Pub­lic works

The Weekend Australian - Review - - Visual Arts - Kitty Hauser

Ole­gas Truchanas,

Tent on the Fran­k­land Range, South­west Tas­ma­nia (c.1968), Queen Vic­to­ria Mu­seum and Art Gallery, Launce­s­ton. Pur­chased 1998. WHEN he took this pho­to­graph, Ole­gas Truchanas had just lost his house and most of his pos­ses­sions in a bush­fire, and he was soon to lose a lake as well.

The tent clings pre­car­i­ously to the rocky in­cline. If you fol­low the rope you can see that it runs a long way down, like the spoke of a spi­der’s web that has had to look a long way for an an­chor. It’s hard to see how any kind of level sleep­ing po­si­tion could be achieved in­side this tent, let alone any com­fort.

It’s a suit­able shel­ter for a man who has come to be seen — with good rea­son — as some­thing of a pa­tron saint to con­ser­va­tion­ists. Saints and mar­tyrs suf­fer, af­ter all: think of Simeon Stylites, whose aus­ter­ity was so ex­treme he lived on top of a pil­lar in the Syr­ian desert. But Trucha- nas was not a saint. The Lithua­nian-born artist loved be­ing in the great Tas­ma­nian out­doors, and he loved his adopted coun­try with the pas­sion of the refugee who has known real suf­fer­ing, not the self-im­posed hard­ship of the soli­tary bush­walker.

Truchanas’s suf­fer­ing oc­curred be­fore he came to Aus­tralia, dur­ing war­time, when he fought for the Lithua­nian re­sis­tance move­ment. Af­ter that, Tas­ma­nia was par­adise. On days off from his job as a clerk at the Hy­dro-Elec­tric Com­mis­sion, Truchanas would em­bark on lengthy solo trips into the un­ex­plored south­west of the is­land, on foot or with a home-made ca­noe. Tak­ing a cam­era with him, he climbed Fed­er­a­tion Peak, and he was the first to kayak the length of the Ser­pen­tine and Gor­don rivers.

Re­turn­ing from these ex­pe­di­tions, he would present il­lus­trated lec­tures, show­ing his fel­low Tas­ma­ni­ans what he had seen.

It was the pro­posed flood­ing of the re­mote Lake Ped­der that rad­i­calised Truchanas and made his slideshows more ur­gent. Al­though he was an em­ployee of the en­ter­prise that threat­ened the lake, Truchanas toured Tas­ma­nia with an au­dio­vi­sual dis­play in an at­tempt to save the place he loved. But the lake was lost, de­spite the cam­paigns of con­ser­va­tion­ists and de­spite the rec­om­men­da­tions of a be­lated federal in­quiry.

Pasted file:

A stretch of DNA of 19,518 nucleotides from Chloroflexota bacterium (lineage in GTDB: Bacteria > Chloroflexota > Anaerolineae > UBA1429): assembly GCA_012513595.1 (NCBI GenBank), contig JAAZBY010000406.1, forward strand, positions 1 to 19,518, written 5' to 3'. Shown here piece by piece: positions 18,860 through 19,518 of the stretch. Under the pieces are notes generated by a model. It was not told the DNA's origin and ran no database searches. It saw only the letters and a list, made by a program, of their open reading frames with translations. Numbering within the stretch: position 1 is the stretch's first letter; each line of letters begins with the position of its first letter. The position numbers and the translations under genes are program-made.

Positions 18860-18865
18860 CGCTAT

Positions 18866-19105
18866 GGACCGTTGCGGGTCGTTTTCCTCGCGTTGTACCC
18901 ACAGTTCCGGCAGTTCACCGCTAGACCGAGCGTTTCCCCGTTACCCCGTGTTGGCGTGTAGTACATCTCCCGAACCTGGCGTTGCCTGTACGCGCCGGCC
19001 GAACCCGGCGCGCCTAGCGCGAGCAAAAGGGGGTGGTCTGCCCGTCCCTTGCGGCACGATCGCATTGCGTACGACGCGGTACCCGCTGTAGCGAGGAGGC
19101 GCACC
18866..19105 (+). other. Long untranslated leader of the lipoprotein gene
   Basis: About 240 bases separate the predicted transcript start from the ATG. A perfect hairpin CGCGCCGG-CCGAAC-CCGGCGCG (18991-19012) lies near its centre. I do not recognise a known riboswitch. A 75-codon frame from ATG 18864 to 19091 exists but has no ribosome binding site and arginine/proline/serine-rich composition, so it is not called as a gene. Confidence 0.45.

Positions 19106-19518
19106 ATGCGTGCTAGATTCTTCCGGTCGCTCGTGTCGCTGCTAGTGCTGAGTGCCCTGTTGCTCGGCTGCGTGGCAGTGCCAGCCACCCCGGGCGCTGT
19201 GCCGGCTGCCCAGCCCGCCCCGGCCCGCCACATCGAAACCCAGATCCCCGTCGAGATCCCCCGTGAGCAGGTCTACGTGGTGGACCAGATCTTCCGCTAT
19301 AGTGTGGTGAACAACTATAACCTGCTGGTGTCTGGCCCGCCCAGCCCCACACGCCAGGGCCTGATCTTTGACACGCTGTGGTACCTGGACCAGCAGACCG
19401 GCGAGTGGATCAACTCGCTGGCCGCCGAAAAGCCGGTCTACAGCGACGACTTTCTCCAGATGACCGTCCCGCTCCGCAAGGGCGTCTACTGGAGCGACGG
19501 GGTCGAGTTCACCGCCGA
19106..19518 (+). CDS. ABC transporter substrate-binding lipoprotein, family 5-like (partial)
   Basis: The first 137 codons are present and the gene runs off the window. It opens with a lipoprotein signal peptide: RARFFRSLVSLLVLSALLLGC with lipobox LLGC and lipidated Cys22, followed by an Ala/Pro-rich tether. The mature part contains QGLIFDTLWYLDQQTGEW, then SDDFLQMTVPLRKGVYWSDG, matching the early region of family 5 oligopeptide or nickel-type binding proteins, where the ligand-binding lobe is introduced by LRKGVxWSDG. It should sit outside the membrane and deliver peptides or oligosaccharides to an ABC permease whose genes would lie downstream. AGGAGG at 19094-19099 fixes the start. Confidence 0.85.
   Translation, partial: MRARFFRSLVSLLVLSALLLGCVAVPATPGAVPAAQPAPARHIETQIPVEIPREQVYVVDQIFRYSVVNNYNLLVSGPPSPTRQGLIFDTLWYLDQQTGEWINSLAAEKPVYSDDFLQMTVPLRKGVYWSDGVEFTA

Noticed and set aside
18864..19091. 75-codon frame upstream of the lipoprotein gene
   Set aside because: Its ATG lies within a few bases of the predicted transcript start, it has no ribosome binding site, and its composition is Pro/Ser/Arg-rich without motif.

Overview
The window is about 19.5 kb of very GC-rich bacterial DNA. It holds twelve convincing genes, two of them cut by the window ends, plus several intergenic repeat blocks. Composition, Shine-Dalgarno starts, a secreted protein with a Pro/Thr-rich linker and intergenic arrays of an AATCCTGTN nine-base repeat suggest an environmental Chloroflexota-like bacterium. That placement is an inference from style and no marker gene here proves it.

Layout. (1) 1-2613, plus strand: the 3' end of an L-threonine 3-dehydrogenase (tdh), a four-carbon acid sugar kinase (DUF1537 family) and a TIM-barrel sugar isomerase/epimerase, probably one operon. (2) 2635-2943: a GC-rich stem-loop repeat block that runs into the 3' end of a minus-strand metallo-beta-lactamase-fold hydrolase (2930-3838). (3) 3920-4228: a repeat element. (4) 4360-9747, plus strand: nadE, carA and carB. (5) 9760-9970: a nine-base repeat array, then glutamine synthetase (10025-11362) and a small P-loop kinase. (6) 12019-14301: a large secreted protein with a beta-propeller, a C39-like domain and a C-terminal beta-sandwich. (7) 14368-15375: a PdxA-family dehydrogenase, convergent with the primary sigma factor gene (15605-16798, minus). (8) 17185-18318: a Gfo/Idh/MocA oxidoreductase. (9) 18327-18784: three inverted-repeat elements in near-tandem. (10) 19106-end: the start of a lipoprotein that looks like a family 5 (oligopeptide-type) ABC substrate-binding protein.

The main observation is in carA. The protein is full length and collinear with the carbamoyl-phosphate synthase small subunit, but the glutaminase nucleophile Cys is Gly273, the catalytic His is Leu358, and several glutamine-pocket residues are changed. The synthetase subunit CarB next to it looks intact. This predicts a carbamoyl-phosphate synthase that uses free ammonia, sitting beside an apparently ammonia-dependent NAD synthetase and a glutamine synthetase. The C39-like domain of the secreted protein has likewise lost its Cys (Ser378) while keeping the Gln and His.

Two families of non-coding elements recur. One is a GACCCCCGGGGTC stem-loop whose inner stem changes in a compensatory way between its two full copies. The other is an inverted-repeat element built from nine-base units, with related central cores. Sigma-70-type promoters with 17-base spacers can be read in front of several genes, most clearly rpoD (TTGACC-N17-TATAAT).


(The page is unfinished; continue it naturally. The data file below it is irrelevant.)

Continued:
Tent on the Fran­k­land Range is a spec­tac­u­lar im­age, as art­ful as a Jeff Wall, its misty vista rem­i­nis­cent of Chi­nese land­scape paint­ing. It could hold its own in any gallery of con­tem­po­rary art.

The same could not be said of all of his pho­to­graphs. Un­like the work of his pro­tege Peter Dom­brovskis (Pub­lic Works, March 8-9), most of Truchanas’s pho­tos were taken quickly, with an or­di­nary 35mm cam­era and a “lousy” lens, which was all he could af­ford. Some of his im­ages of Lake Ped­der are like the fam­ily snaps of a tal­ented am­a­teur pho­tog­ra­pher — which, in a sense, is what they were. Cer­tainly he vis­ited places that very few had been to, show­ing Tas­ma­ni­ans what they had (and what they stood to lose). But as for the pho­to­graphs them­selves it was the pas­sion be­hind them that distin­guished them, their part in a nar­ra­tive of loss and hope.

Af­ter los­ing his neg­a­tives in the 1967 Ho­bart bush­fire, Truchanas set out to re­place the lost im­ages. In 1972 he re­vis­ited the Splits on the Gor­don River, and he slipped. His body was found three days later. Mytho­log­i­cally speak­ing it was a heroic if sad end, seal­ing his iden­tity as mar­tyr to the con­ser­va­tion­ist cause.

His widow, Melva Truchanas, has do­nated most of her hus­band’s 35mm slides to the Queen Vic­to­ria Mu­seum and Art Gallery. Some of Truchanas’s work, in­clud­ing the Lake Ped­der slideshows, are in­cluded in the ex­hi­bi­tion Into the Wild, which is on un­til May 25.

March 22-23, 2014

Pho­to­graphic print, 150cm x 95cm

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